How to Take Henna Off After It's Already On
The divine whorls, curves and curlicues of henna designs are beautiful to behold -- but the long-lasting nature of these traditional temporary tattoos can feel like more of a punishment than a plus if they aren't perfect. A laissez-faire approach isn't an option in the case of less-than-marvelous mehndi -- the shedding of skin cells takes nearly a month to fully fade the design. Put your botched henna illustration behind you and shorten your skin-symbol sentence with a few skincare secrets.
Squeeze a dollop of exfoliating cream or scrub into the palm of your hand and work it into the henna design once daily to speed up skin shedding. Rinse the excess scrub thoroughly with lukewarm water and pat the skin dry with a clean towel.
Soak a cotton ball with hydrogen peroxide or rubbing alcohol and dab it onto the design once daily to help break down the henna stain.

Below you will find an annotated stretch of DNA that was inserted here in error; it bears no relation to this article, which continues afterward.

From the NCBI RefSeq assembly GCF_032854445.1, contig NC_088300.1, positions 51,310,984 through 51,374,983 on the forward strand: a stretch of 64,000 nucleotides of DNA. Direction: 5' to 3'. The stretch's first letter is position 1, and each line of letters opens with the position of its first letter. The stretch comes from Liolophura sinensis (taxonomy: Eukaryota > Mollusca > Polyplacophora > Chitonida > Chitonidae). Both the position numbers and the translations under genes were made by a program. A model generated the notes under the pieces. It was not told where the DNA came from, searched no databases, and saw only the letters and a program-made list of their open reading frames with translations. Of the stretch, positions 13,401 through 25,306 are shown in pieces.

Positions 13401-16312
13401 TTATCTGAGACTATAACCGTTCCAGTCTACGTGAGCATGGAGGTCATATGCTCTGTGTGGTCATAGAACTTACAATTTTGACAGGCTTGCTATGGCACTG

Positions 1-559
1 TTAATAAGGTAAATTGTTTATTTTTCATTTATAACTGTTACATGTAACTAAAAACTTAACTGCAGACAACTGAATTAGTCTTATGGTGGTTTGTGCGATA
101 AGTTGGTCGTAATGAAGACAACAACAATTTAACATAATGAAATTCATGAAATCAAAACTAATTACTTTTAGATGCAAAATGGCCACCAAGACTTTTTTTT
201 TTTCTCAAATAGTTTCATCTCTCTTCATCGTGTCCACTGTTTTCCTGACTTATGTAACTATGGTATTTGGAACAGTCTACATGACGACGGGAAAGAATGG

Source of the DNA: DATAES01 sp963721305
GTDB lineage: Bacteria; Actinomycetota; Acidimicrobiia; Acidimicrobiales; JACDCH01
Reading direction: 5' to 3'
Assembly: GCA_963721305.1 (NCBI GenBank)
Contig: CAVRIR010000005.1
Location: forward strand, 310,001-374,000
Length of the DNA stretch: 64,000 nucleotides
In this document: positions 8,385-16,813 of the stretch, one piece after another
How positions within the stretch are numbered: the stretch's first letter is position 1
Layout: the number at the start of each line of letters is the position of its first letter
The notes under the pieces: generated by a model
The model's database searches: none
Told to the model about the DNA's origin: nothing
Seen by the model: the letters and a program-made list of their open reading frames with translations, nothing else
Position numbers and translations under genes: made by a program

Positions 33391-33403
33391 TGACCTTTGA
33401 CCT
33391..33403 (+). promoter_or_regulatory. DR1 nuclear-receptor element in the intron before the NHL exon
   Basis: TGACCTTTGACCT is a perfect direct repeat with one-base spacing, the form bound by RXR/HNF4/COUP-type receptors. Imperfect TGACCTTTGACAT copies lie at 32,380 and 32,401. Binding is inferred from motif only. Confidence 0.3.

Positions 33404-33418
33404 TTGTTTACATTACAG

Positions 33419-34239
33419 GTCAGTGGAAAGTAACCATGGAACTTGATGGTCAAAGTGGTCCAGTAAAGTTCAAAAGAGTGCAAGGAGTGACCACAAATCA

Apply a petroleum product, a skin cream or an oil -- all of which act as bleaching agents on henna -- to the design once daily. Options include sunscreen, petroleum jelly, lotion, baby oil and cold cream.
Soak the design frequently in water to help it fade faster. Take long baths, or skip the gloves when you're washing dishes if the henna design is on your hands. Chlorine pool water is also effective, so swim or soak in a pool as much as possible.
- Moisturize after taking long baths or soaking your hands.
- 1 The Complete Guide to Make-Up; Suzanne Le Quesne
- 2 Mehndi: The Art of Henna Body Painting; Carine Fabius
- 3 Henna Magic; Philippa Faulks